the league’s annual mor- the team but I also know on our team and an open
atorium, though players that a lot of people on the slot,” Lakers general man-
and teams can enter into outside, you know, don’t ager Rob Pelinka said ear-
agreements starting Sun- like to see us together,” lier this offseason, when
day. Durant said last month. the team hired Frank Vo-
“There’s a lot of obvi- “You know, I get it.” gel as its new coach and
ously decisions that will Whether he and the before it swung the deal
go into the summer,” Warriors remain “us” is that will net Davis. “So I
Golden State guard Ste- up to him now. think that people can look
phen Curry said. “And Then again, even when at this as an opportunity
we’ll deal with those ac- players say certain things, to come and win a champi-
cordingly.” it doesn’t mean much. A onship possibly next year.
Everyone will, and parting of ways between And we’ve got to do the
won’t have a choice. Irving and the Celtics work.”
Changes could shift didn’t seem likely in Octo- Some deals shouldn’t
the balance of NBA power ber, when the point guard take long to be announced
considerably — especially grabbed the microphone today.
if Durant leaves the War- at a fan event in Boston The Warriors have said
riors and Leonard leaves and said “if you guys will they have no intention of
the NBA champion Toron- have me back, I plan on letting Thompson leave,
to Raptors. Durant will be re-signing here.” even while he recovers
pursued by the Brooklyn Plans apparently from a torn ACL, so ex-
Nets, New York Knicks changed. pect a $190 million, five-
and Los Angeles Clippers “I shouldn’t really year deal to be agreed to
along with Golden State; comment on things until quickly there. A person
Leonard is likely to hear things are done,” Celtics with knowledge of the sit-
pitches from the Los An- President Danny Ainge uation told AP that Sacra-
geles Lakers, the Clippers said on draft night, dodg- mento plans to offer Har-
and the Raptors. ing question after ques- rison Barnes a deal that
Durant and Leonard tion about Irving and Hor- will pay him as much as
were asked countless ford’s respective futures. $90 million over the next
times this past season “I really can’t comment on four years, with the exact
about their free-agent all of the things that are total hinging on math that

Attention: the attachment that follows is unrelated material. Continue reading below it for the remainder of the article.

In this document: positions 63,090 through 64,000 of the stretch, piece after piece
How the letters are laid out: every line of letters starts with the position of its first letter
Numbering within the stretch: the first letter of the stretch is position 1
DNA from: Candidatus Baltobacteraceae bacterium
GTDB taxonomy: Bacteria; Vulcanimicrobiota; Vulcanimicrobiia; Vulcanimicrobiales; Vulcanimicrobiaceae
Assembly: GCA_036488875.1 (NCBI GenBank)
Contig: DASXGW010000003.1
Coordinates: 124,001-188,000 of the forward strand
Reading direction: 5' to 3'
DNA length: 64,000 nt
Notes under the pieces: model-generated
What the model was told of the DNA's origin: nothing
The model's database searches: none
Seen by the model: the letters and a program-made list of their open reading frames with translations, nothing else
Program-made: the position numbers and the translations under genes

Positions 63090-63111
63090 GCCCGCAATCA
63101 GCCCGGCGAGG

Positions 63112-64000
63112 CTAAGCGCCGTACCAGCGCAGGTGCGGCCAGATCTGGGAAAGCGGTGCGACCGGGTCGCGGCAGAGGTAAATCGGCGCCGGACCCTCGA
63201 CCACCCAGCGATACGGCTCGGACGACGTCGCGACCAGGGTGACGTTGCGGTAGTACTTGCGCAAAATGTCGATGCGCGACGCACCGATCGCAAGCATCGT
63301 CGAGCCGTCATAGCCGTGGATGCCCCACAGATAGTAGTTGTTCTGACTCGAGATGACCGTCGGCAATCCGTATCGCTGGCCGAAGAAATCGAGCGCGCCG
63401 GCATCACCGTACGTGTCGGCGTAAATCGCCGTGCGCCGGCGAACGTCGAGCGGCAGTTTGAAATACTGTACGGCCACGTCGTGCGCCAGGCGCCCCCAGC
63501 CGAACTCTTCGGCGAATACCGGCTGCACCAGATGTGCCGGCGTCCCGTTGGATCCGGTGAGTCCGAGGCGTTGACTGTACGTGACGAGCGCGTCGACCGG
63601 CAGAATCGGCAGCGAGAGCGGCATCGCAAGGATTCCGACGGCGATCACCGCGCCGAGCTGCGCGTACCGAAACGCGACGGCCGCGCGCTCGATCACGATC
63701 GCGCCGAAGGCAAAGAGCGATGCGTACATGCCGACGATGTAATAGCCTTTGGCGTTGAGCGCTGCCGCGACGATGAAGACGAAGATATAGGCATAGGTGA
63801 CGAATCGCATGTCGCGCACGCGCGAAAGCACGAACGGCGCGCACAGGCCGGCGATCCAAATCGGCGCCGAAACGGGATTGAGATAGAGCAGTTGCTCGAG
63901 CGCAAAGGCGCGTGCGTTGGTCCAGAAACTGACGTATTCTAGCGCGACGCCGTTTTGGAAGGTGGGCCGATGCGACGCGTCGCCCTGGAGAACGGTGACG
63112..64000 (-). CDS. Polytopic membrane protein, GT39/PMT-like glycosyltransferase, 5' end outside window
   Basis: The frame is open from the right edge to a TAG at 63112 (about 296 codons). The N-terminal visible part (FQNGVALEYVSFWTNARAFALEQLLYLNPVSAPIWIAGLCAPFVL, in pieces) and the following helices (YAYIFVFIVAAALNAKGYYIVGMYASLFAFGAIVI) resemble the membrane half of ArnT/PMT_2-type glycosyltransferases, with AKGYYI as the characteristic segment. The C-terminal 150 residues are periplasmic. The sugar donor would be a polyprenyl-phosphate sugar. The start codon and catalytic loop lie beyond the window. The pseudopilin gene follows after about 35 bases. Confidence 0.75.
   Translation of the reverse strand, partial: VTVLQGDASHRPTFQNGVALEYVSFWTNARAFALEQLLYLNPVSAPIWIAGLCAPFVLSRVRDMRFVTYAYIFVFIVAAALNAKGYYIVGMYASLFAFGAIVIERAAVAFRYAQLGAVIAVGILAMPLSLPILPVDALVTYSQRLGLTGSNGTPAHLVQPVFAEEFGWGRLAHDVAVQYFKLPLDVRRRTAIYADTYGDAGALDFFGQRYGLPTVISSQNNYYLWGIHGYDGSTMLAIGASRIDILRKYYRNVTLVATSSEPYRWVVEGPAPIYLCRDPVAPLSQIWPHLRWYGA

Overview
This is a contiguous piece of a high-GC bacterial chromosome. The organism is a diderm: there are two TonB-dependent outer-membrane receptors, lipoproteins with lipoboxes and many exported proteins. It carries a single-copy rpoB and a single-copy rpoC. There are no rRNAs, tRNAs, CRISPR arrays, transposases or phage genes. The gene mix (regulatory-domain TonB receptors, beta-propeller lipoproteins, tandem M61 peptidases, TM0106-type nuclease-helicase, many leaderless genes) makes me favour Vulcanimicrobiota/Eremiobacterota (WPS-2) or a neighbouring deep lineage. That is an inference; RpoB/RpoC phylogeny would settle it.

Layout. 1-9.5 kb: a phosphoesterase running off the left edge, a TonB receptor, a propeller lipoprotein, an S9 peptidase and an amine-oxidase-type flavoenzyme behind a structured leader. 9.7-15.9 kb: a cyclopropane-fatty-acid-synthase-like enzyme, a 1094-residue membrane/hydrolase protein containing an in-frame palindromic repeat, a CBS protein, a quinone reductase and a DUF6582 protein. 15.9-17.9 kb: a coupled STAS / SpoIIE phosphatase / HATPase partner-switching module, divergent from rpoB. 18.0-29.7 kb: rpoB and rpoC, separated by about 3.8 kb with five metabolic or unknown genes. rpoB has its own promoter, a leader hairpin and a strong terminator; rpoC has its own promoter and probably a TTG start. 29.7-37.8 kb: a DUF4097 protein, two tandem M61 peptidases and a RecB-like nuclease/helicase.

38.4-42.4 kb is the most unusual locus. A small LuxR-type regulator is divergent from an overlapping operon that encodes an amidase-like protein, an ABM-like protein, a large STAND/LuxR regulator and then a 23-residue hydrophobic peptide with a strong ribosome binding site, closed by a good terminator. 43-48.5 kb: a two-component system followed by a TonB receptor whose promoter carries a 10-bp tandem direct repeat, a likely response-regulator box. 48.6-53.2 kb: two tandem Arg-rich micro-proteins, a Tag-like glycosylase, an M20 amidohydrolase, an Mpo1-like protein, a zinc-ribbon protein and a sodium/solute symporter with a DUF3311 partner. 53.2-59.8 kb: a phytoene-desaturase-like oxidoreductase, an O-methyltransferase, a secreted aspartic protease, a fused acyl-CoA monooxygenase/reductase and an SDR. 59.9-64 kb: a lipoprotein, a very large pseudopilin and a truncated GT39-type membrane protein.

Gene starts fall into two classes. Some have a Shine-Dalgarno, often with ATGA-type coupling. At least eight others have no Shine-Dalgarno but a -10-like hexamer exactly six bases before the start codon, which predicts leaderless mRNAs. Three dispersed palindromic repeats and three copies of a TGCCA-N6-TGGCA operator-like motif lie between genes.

plans. said to have happened. I will be figured once the
Neither offered much wish I could tell you ev- salary cap is set for next
of a hint. erything I know, but I season.
The Dispatch • SUNDAY, JUNE 30, 2019 5B

Tennis Auto racing

‘I know how to play’: Serena Custer wins at

says she’s ready for Wimbledon Chicagoland for 4th
By HOWARD FENDRICH “She didn’t do anything, really, round, Williams could face No. 18
The Associated Press

WIMBLEDON, England — It’s Xfinity Series victory

hard to know exactly what Serena
like what she usually does, in terms
of results this year. Even in Austra-
lia, she lost quite early for her, the
quarters. So she hasn’t played her
seed Julie Goerges, her semifinal
opponent a year ago. Get past her,
and defending champion Angeli-
que Kerber might be waiting. Get By JAY COHEN
Williams will be able to do over the best,” Mouratoglou said, before ut- through that test, and No. 1 Ash
next two weeks at the All England The Associated Press
tering a single sentence that speaks Barty could be next. And that would
Club. volumes: “But she’s Serena.” only be to make the quarterfinals.
On the one hand, JOLIET, Ill. — Cole Custer held off Joey Logano
“And,” he added in an interview, Indeed, that entire quarter is
due at least in part to on Saturday at Chicagoland Speedway for his fourth
“the weapons she has are probably the bracket’s most challenging.
an injured left knee, NASCAR Xfinity Series victory of the season.
even more efficient on grass than on Past Wimbledon champions Maria
Williams is short on The 21-year-old Custer had the strongest car all
any other surface.” Sharapova and Garbine Muguruza
matches and train- day long, leading 151 of the 200 laps
After the French Open, and her are there, along with grass-court
ing time this season, for the 300-mile race. But he had to